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2000 Ford F-350 Diesel Super Duty - Extreme Duty

Posted in Features on January 1, 2001
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Photographers: Christian Hazel

Diesel trucks have come a long way. Once thought of as "oil-burners" that couldn't get out of the their own way, they now lead the industry in torque and driveability. With its introduction, the Power Stroke V-8 dethroned the big-block 460 as reigning torque champ in Ford F-series trucks.

Ford specifies 7.3 liters of direct-injected, turbocharged, and intercooled power from the Navistar engine to achieve 235 hp and 500 lb-ft of torque. Jason Mack's 2000 F-350 Crew Cab needs all that power and more to turn its new 44-inch Super Swamper Boggers. To unlock additional grunt from the engine, a custom chip was burned by Redding Fuel Injection in Redding, California, and a 4-inch exhaust was added. Power figures now hover around 300 horses and 610 lb-ft of torque!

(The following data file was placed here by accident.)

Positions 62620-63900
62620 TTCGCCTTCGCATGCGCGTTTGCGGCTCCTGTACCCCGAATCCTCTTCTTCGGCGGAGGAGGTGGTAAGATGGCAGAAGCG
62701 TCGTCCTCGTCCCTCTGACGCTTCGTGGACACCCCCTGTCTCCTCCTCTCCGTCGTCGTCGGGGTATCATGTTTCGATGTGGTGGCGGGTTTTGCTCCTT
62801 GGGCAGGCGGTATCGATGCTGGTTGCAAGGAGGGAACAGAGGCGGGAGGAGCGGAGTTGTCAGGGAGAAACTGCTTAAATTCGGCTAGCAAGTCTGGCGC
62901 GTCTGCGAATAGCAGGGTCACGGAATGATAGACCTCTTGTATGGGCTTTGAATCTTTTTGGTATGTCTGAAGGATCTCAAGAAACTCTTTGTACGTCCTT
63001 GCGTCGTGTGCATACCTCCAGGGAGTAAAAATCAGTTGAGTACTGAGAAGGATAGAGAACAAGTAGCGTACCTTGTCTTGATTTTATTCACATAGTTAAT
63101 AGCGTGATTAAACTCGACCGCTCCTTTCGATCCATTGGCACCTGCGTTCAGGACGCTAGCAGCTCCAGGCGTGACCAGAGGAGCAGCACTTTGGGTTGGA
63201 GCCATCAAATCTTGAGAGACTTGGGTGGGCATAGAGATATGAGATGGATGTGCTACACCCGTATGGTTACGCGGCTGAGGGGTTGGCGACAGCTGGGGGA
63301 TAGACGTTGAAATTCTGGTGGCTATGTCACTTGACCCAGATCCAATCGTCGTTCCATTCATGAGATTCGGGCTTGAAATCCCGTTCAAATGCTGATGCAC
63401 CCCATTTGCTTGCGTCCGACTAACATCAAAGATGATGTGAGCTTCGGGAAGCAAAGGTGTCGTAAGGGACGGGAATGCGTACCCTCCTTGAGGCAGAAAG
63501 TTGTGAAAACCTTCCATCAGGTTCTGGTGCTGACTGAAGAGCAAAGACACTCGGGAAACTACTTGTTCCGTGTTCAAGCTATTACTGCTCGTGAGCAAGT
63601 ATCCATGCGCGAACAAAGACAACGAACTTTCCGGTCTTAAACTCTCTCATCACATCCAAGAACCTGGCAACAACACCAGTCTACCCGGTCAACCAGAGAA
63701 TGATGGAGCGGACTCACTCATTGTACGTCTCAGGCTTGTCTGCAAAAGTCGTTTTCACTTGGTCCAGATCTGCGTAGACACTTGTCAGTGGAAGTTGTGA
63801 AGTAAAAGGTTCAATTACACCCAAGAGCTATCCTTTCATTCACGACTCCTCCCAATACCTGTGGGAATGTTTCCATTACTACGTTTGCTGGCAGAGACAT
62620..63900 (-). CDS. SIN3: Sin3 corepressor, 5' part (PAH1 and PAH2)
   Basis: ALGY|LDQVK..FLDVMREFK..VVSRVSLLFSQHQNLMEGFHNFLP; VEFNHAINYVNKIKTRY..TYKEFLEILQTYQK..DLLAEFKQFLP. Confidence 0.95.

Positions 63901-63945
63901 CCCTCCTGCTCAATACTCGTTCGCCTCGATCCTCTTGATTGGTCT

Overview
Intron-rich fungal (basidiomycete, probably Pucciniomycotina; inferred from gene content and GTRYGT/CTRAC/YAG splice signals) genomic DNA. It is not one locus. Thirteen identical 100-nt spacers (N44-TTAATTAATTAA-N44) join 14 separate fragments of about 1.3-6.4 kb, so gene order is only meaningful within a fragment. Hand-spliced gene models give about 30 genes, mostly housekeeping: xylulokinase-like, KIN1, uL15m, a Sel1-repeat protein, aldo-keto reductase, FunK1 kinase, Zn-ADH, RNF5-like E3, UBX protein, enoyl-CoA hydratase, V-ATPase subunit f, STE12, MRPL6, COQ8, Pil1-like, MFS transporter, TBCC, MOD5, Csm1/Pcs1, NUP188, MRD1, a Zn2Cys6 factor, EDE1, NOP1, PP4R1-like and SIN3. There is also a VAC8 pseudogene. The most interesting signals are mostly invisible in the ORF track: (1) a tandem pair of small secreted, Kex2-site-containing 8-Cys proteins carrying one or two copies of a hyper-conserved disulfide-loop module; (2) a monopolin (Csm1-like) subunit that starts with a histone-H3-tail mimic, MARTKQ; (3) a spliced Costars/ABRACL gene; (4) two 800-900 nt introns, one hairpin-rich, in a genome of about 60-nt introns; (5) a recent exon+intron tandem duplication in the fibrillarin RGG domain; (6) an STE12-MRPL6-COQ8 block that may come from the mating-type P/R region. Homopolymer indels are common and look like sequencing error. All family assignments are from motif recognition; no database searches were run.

Ford's new 4R100 heavy-duty automatic copes with the twisting forces produced by the engine, and the rest of the chassis is up to the task, as diesel trucks get auxiliary transmission, oil, and power-steering coolers. The good news for off-roaders is that the Power Stroke comes standard with dual batteries and a 130-amp alternator. Dual 130-amp alternators are a factory option, and can give you enough power to run the winch and driving lights you always wanted, or to light any small town that is suffering from a blackout.

Jason wanted the biggest Ford around, so he brought his Super Duty to Off Road Unlimited in Burbank, California, where it was fitted with National springs and Sway-Away Race Runner shocks for 17 inches of lift. Lowered urethane bumpstops work with the new springs to keep the lugs of the Boggers, mounted on Weld Super Single wheels, from ripping the fenders off

With seating for six, the F-350 crew cab becomes a leather-clad, red roller coaster ride for five of your closest friends. Its size and altitude don't just overcome obstacles-they crush them. Traffic jams tempt driver and passengers to perform Big Foot impersonations without hesitation.

Power and size are what 1-ton diesels are all about. Jason now has his own big rig to take him anywhere he wants. When the turbo spools up, its whistle offsets the deep baritone note coming from the 4-inch exhaust, and the mad clatter of a thousand Singer sewing machines under the hood hammers away to move every ounce of the 9,900-pound GVW.

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